March 04, 2016
A new report from Action for M.E. highlights how Personal Independence Payment (PIP) is failing to meet the support needs of people with M.E. in Scotland.
This chimes with the Scottish Government’s wider aim, as reported this week, to reduce the stress and stigma of applying for welfare benefits, as Holyrood prepares to take devolved control of benefits including PIP.
A deeply dehumanising experience: M.E./CFS journeys through the PIP claim process in Scotland is a detailed study that builds upon the findings of larger surveys and feedback from Action for M.E.’s Welfare Advice and Support Service, concluding that:
Mary Fee MSP says, “The chronic disabling condition M.E./CFS can have a devastating impact. This report demonstrates that one of the measures designed to mitigate this impact is failing. Findings indicate that key stages of the PIP claim process are not fully accessible to people with M.E./CFS, while the assessment criteria used as part of this process is not only inadequate when it comes to capturing fluctuating conditions such as M.E., but is also not being fairly and consistently applied.”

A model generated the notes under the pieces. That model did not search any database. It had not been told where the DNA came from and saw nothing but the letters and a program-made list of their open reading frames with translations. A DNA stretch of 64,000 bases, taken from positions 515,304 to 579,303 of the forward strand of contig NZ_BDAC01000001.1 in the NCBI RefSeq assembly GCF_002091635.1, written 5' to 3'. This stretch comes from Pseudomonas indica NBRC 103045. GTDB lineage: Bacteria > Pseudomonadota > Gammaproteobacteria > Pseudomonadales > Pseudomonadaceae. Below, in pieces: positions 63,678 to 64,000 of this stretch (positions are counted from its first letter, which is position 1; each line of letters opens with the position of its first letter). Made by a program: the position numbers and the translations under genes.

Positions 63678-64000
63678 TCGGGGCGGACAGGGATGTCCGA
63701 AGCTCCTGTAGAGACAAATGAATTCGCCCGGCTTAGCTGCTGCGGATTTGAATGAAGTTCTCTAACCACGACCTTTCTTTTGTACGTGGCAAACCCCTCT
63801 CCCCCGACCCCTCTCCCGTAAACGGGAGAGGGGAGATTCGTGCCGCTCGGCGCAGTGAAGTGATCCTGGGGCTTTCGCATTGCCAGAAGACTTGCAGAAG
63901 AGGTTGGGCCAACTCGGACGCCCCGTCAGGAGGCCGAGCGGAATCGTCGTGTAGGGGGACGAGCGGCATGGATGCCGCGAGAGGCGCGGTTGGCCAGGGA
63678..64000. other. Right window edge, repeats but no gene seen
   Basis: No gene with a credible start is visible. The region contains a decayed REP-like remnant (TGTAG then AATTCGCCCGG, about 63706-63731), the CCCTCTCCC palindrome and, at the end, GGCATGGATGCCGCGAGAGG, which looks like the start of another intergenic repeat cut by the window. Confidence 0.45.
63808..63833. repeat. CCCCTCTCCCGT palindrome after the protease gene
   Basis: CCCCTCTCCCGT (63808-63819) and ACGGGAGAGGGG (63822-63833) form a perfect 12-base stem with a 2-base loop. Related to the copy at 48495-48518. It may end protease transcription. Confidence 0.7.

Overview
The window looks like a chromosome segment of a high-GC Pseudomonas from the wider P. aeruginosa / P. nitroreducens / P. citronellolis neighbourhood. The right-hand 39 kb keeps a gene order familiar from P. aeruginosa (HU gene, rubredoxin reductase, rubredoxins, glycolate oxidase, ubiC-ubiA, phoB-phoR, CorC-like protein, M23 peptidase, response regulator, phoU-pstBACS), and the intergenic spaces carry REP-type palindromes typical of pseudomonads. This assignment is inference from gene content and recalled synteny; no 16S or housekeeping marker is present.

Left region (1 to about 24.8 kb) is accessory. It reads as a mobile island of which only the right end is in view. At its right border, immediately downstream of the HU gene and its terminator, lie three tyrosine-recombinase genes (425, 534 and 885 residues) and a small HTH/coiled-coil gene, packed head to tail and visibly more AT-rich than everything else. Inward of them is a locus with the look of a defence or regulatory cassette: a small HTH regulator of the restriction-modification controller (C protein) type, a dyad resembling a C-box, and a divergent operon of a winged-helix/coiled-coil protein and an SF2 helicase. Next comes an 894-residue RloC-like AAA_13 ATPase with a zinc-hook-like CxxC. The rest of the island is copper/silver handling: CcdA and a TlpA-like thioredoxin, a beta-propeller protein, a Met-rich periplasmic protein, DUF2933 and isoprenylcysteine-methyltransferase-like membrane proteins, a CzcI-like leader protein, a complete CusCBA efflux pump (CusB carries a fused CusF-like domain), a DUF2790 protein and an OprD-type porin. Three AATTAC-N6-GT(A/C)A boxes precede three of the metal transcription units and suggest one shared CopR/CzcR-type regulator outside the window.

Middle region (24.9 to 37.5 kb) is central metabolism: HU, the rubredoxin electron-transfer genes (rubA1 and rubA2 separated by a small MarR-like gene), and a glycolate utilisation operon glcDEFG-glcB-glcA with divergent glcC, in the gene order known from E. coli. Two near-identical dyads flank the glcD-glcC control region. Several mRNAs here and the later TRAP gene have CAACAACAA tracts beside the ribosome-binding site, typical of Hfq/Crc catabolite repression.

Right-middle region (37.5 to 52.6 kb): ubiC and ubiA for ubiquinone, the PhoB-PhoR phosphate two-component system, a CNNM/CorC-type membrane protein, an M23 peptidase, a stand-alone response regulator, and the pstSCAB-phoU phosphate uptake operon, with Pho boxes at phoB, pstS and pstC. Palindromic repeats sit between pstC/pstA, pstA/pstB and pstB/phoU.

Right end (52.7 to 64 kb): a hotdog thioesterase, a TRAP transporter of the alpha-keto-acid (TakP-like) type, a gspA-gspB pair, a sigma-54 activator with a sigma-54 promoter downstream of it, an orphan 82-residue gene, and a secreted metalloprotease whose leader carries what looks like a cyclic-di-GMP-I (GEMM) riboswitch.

The report, co-authored by Action for M.E.’s Katrina Allen, Project Coordinator Scotland and Catherine Hale, Volunteer Policy and Research Officer; and Katharine Seton and Prof Julia Newton, University of Newcastle, makes a number of recommendations that address improving access to assessments, improving decision-making, and taking greater account of the impact of fluctuating conditions such as M.E.
This report is part of our wider engagement with welfare reform in Scotland. Its initial findings were presented at a Scottish Parliament event last year and in our written and oral evidence to the Committee on the future of Social Security in Scotland in September 2015.
We will continue to use it to highlight the complex issues facing people with M.E. in Scotland.